Atkinson Grimshaw Gallery
Grimshaw's primary influence was the Pre-Raphaelites. True to the Pre-Raphaelite style, he put forth landscapes of accurate color and lighting, and vivid detail. He often painted landscapes that typified seasons or a type of weather; city and suburban street scenes and moonlit views of the docks in London, Leeds, Liverpool, and Glasgow also figured largely in his art. By applying his skill in lighting effects, and unusually careful attention to detail, he was often capable of intricately describing a scene, while strongly conveying its mood. His "paintings of dampened gas-lit streets and misty waterfronts conveyed an eerie warmth as well as alienation in the urban scene."
Dulce Domum (1855), on whose reverse Grimshaw wrote, "mostly painted under great difficulties," captures the music portrayed in the piano player, entices the eye to meander through the richly decorated room, and to consider the still and silent young lady who is meanwhile listening. Grimshaw painted more interior scenes, especially in the 1870s, when he worked until the influence of James Tissot and the Aesthetic Movement.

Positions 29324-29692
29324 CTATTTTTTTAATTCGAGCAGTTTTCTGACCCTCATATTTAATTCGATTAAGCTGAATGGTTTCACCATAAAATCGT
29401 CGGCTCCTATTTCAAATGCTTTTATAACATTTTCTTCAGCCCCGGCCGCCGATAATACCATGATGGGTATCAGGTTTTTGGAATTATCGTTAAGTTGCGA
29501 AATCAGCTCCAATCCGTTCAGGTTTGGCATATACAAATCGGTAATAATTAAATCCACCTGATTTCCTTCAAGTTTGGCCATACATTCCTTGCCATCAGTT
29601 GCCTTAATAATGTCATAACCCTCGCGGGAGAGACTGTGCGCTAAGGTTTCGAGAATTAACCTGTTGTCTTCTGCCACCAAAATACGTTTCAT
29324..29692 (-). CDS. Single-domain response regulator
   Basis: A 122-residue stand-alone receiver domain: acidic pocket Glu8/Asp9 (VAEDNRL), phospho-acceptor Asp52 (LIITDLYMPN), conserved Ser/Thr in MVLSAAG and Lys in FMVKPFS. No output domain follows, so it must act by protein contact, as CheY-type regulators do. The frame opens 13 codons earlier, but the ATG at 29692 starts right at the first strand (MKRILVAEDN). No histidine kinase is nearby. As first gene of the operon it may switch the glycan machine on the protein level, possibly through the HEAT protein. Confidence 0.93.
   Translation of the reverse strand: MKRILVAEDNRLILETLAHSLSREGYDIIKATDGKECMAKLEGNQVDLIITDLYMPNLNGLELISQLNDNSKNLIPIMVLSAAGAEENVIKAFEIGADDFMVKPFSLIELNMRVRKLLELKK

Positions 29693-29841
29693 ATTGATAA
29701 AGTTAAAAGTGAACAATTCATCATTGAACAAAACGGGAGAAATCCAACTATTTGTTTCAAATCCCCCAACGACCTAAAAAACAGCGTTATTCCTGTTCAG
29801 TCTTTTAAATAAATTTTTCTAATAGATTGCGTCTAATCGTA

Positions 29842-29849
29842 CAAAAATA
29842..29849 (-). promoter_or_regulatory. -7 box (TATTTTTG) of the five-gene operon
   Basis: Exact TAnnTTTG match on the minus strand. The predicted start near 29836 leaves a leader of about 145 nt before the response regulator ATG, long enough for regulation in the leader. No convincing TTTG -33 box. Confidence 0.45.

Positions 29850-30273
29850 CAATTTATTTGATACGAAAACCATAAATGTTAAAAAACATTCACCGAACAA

On Hampstead Hill is considered one of Grimshaw's finest, exemplifying his skill with a variety of light sources, in capturing the mood of the passing of twilight into the onset of night. In his later career this use of twilight, and urban scenes under yellow light were highly popular, especially with his middle-class patrons.